Wednesday, October 24, 2007

Review of "Amadeus" at the Wilma Theatre, published in Edge Philadelphia

In his landmark study on envy, the Austrian sociologist Helmut Schoeck alleged that “the greatest civilizing effect of Christianity lay in its ability to temper the destructive influences of envy.” Of course, Schoeck wrote this before he could have seen Peter Shaffer’s play Amadeus, especially the tersely-crafted, mesmerizing production now onstage at the Wilma Theatre.

In Amadeus, Christianity's instead the force that motivates an envy-driven hatred—at least for Salieri (Dean Nolen), the Viennese Court Composer who believes in a God that makes real and irreversible bargains with men. As a 16 year old, he promises the heavens that he will lead a life of virtue in exchange for musical ability, so that he can speak the pure language of God, and serve as a vessel to glorify Him on earth.

However, years later, when the younger, more brilliant (though less successful) Mozart (Drew Hirshfield) arrives in Vienna, Salieri instead hears God’s voice “spoken through an obscene child. Accusing God of reneging on their agreement, Salieri vows to destroy Mozart, and thereby block God’s presence on earth.

Or so this 18th C. composer of operas claims in his final composition, performed for a “conjured audience,” and entitled, “The Death of Mozart,” or “Did I Do It.”

In Shaffer’s drama, Mozart comments on the difference between plays and opera, arguing that the latter—by using music to intensify and evoke dramatic action—represents the supreme form of drama. With many other plays I’m inclined to agree, but to director Jiri Zizka’s credit, the caliber of his production of this stage play entranced me as much as most of the operas I’ve ever seen. His lightning quick pacing, the inclusion of Mozart’s music to intensify Salieri’s anguish, his choice of how to have Hirshfield play Mozart, and stunning projected backdrops take a play infused with esoteric stretches of narratives where the central conflict is fought between Salieri and an unseen God, and ignites it into an emotionally-charged sensory explosion on the stage.

While the Oscar winning movie (and many stage productions I’ve seen) focus on the “Mozart-as-boy-genius” aspect of his character—with “boy” as the operant term—Zizka and Hirshfield’s approach instead portrays him as a musical talent who can’t fully make himself a servant to those he considers incompetents that should rightly get out of his way. Hirshfield’s Mozart—almost a boy Nietzsche—can’t (or won’t) control his tongue, offending everyone, not only increasing the tension by enraging Salieri, but also lessening the effects of Salieri’s wickedness.

This choice clearly pays off, when toward the end of the play, Salieri asks the audience, “which of you would refuse the opportunity to block a disliked human rival?” and the barely controlled silence showed at least a partial belief in his justification of a wickedness that carried the evening’s tension.

Of course, the production would suffer by more than degrees without Nolen’s Salieri. Compelling from his first throaty-voiced moments on stage, he proves no less a maestro dramatically than the much-maligned composer was musically, and makes it difficult to believe that someone so charming and sparkling could behave so viciously. Moreover, he balances these elements with such precision—only allowing the scales to tip decidedly in the closing moment of the play—entrancing with a subtle evolution of character that’s a devilish delight to watch.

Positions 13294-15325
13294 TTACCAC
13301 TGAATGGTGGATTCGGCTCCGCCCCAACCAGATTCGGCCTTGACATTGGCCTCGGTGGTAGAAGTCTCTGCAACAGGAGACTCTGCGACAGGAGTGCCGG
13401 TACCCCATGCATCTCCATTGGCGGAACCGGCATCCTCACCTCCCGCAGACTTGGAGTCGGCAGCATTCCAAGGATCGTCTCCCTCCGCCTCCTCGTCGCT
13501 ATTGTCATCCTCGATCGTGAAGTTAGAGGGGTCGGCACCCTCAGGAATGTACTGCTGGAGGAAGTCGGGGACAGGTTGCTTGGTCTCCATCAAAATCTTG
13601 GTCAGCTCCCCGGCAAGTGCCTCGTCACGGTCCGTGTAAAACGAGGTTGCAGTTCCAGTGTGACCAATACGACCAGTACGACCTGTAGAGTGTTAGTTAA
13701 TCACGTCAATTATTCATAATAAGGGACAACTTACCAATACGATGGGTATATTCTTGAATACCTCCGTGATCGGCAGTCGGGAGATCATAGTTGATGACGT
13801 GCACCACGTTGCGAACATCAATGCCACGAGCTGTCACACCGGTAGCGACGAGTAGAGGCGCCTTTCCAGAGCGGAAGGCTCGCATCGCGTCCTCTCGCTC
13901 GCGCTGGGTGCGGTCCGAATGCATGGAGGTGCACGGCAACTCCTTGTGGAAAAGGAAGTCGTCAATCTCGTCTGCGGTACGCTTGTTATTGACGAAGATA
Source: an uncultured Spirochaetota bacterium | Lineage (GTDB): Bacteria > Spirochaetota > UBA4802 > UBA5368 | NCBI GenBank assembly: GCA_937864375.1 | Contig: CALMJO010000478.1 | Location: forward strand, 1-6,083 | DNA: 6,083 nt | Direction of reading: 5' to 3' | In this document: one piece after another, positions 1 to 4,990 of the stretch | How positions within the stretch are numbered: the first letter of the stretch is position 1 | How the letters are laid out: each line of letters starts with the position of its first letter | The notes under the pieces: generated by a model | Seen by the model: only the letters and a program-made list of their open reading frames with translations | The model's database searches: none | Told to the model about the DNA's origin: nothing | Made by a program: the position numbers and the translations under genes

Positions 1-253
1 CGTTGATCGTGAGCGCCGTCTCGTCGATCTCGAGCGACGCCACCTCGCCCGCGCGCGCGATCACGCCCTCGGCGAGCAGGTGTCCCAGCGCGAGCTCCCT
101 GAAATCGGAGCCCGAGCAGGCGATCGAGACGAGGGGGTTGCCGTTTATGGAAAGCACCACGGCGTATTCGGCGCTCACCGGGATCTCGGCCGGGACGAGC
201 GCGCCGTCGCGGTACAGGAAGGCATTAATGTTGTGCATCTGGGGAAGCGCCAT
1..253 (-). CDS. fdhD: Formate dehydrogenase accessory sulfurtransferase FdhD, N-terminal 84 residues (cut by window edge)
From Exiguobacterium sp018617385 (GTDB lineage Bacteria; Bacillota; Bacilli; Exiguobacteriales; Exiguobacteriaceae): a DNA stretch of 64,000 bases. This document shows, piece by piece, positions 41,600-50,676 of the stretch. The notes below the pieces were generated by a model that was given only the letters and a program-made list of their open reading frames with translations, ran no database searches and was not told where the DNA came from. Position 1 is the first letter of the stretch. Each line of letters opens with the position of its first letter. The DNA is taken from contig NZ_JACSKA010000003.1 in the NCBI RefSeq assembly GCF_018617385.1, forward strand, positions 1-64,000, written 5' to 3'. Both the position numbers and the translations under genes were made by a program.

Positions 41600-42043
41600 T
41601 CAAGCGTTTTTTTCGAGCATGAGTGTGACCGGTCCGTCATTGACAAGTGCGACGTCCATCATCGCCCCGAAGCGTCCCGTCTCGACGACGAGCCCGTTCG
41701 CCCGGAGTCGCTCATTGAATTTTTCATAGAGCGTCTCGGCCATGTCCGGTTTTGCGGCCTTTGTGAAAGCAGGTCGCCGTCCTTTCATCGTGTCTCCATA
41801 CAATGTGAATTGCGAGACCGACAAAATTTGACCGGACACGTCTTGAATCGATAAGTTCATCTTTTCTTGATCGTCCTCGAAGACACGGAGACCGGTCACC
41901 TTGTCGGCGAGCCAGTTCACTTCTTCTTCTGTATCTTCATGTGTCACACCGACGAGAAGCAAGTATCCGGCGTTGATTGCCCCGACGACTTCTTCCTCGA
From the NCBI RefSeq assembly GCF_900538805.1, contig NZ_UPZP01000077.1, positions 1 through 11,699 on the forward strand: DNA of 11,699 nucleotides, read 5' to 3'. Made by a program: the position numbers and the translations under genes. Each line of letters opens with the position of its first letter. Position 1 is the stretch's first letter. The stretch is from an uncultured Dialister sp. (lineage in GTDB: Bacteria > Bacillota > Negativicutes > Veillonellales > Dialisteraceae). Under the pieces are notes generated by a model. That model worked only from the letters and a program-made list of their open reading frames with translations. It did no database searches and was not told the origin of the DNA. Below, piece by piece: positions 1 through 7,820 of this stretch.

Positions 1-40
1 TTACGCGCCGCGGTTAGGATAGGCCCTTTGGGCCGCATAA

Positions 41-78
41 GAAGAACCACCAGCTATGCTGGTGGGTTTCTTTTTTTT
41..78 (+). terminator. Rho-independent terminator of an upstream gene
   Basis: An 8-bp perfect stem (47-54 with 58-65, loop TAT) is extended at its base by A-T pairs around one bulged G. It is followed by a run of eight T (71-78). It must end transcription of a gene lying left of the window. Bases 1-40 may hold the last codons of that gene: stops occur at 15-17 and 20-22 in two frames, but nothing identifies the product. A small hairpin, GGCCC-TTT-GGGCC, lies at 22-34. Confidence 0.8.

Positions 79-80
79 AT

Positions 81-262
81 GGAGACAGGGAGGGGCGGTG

The remainder of the cast serves to either increase the humor— Christian Kauffmann’s delightful stooge of an Emperor, and Pete Pryor and Jared McLenigan’s “little winds” blowing rumors through Vienna while updating the chronological backdrop of the play—or function as the obstacles Salieri sets along the path of Mozart’s destruction. Only Mary Rasmussen, as Mozart’s wife Constanze, shows the sense of defending loyalty and sympathy to Mozart’s plight (that perhaps we should all feel), in her apt portrayal of a boarding-house owner’s daughter unsure of how to function when elevated to a world above her upbringing.

Robert Pyzocha’s set design festooned the entire theatre space with long white draperies, fittingly contrasting the sense of innocence in Salieri’s rendition of his story with the cobwebbed sense of history conveyed in the dust and spider web covered chandeliers hanging above the audience. And though the text has someone call Mozart’s coat “vulgar,” Janus Stefanowicz’s costumes capture nothing less than the spirit of pure pageantry that dominated the aristocratic era.

In our age, we’re used to seeing men war with other men because of God; Shaffer’s play provides an intriguing example of one man warring against another to spite Him. While there’s something initially admirable about a man who engages in pitched combat with a deity (even if today we lack the pleasure of justifying our envy-driven abuse in this manner) the Wilma shows everything that’s admirable about a production that brings this battle to life.

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